6

USB is much too complicated SPI and I2C can't be interfaced directly to your PC. A serial interface (UART) is quite simple to implement in a FPGA. You just need to add a level-converter (e.g. MAX3232 3.3V ↔ RS232) hardware. In case your PC doesn't have a RS232 interface you can add an off-the-shelf RS232-USB converter (5 EUR) or use a ready-made 3.3V ...


0

I highly recommend the Open Workbench Logic Sniffer from Seeed Studio. Note the triple 'e' in Seeed. Cost is US $50 and the board includes a Spartan3E XC3S250E-VQ100 FPGA as well as a PIC18F24J50 used to talk to the FPGA. There are 16- Input-only pins buffered with a M74LCX16245DTR2G (tolerant from -0.5V through +7V) and 16 more i/o pins brought out to ...


1

Mirics has a nice chipset for FM SDR that includes the RF front-end, tuner and A/D and exports I/Q samples over USB. Here's a nice discussion about the part: http://www.reddit.com/r/RTLSDR/comments/2yjhvr/information_on_mirics_chipset_for_general_sdr/ I understand that this product uses the Mirics chip, but I have no experience with it myself: ...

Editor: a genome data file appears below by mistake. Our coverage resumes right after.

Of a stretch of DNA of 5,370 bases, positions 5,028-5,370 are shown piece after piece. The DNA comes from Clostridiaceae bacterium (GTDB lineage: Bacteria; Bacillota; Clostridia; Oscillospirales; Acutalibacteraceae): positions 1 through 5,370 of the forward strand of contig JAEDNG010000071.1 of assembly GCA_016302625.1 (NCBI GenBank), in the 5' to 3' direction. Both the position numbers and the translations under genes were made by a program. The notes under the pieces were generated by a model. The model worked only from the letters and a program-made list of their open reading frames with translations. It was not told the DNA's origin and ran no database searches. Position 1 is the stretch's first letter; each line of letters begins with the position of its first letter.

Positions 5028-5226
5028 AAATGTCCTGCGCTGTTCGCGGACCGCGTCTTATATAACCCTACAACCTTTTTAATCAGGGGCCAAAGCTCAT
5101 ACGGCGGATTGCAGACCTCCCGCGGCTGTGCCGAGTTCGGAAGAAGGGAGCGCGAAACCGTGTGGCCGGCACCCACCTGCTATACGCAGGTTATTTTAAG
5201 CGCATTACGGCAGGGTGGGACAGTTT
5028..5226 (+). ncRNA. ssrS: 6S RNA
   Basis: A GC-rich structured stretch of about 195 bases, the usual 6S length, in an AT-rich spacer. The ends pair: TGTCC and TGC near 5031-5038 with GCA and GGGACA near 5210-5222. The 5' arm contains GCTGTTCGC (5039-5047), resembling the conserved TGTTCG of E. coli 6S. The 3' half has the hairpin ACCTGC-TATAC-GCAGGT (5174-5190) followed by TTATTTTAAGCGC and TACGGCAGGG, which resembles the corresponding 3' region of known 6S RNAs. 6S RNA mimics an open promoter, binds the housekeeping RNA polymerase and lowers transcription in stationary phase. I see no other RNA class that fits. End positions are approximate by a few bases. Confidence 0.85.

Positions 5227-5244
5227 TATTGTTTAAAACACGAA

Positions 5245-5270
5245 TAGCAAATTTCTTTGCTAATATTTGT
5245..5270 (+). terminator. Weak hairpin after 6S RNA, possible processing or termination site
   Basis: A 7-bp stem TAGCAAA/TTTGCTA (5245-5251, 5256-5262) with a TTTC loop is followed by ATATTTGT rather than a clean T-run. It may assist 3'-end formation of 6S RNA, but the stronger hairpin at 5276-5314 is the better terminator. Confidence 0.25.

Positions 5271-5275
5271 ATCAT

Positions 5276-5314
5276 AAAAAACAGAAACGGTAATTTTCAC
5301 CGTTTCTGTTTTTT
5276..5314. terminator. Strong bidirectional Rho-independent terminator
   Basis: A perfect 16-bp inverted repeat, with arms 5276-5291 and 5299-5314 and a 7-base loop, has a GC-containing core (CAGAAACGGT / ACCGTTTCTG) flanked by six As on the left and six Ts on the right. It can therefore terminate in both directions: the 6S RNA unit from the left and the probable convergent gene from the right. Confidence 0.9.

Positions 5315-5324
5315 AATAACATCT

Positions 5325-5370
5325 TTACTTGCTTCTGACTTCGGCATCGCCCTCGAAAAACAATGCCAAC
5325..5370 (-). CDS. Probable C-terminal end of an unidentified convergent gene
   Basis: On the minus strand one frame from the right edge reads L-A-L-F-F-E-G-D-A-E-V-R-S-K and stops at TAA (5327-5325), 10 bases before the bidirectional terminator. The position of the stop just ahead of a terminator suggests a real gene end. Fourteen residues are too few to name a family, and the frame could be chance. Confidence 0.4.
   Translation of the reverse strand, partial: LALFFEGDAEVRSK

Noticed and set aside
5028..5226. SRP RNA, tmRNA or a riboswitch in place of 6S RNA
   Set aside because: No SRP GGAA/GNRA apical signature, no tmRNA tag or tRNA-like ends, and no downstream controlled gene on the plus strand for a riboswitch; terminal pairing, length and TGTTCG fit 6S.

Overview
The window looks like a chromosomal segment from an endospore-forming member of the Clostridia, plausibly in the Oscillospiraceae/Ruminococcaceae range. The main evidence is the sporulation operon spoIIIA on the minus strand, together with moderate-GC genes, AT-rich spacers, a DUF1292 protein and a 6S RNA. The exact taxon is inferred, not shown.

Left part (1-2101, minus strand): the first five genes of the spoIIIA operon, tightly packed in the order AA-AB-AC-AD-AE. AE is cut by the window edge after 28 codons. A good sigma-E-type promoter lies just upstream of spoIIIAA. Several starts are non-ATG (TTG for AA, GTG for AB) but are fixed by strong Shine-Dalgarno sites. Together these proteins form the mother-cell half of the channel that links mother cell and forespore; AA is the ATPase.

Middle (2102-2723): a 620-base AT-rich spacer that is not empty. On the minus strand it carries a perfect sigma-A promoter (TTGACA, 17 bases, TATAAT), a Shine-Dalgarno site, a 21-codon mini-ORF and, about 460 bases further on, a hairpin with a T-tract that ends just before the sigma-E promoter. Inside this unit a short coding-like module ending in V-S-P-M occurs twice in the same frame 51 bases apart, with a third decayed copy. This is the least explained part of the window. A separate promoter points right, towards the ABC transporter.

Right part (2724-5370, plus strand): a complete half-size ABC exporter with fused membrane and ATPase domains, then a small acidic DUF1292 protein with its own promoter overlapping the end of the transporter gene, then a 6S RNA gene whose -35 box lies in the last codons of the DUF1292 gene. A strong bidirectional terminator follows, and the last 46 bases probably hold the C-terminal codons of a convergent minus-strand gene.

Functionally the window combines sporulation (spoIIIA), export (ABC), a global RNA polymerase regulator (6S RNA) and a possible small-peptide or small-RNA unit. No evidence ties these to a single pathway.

0

Most FPGAs contain internal ring oscillators for managment purposes. Things like configuration loading on startup (where do you think clock for master SPI and master selectMAP comes from on Xilinx FPGAs?). In some cases, it is possible to access this oscillator. Looks like this is possible at least on the Virtex 6 and Spartan 6. On these devices, the ...


1

For constraints, do something like this: NET "clk_P" LOC = "K15" | IOSTANDARD=LVDS_33; ## 6 on U5 EG2121CA, 4 of U20 SI500D (DNP) NET "clk_N" LOC = "K16" | IOSTANDARD=LVDS_33; ## 5 on U5 EG2121CA, 5 of U20 SI500D (DNP) NET "clk_P" TNM_NET = "clk"; TIMESPEC "TS_clk" = PERIOD "clk" 5 ns HIGH 50%; You only need to constrain the P side, as per ...


1

Here's a better picture: From the name it's an Excalibur board which is from Altera. It came as an Excalibur Development Kit. You'd imagine the board was available separately. It dates from 2000. Silicon is still available albeit at a dear cost. The place to look for support would be on the Altera site. The place to begin might be on the Excalibur ...


1

This smells like something could be wrong with your user logic that results in a lot of it being optimized away. 4096 of anything should take up a LOT of logic resources. Does the 4096 element design function correctly on the actual FPGA?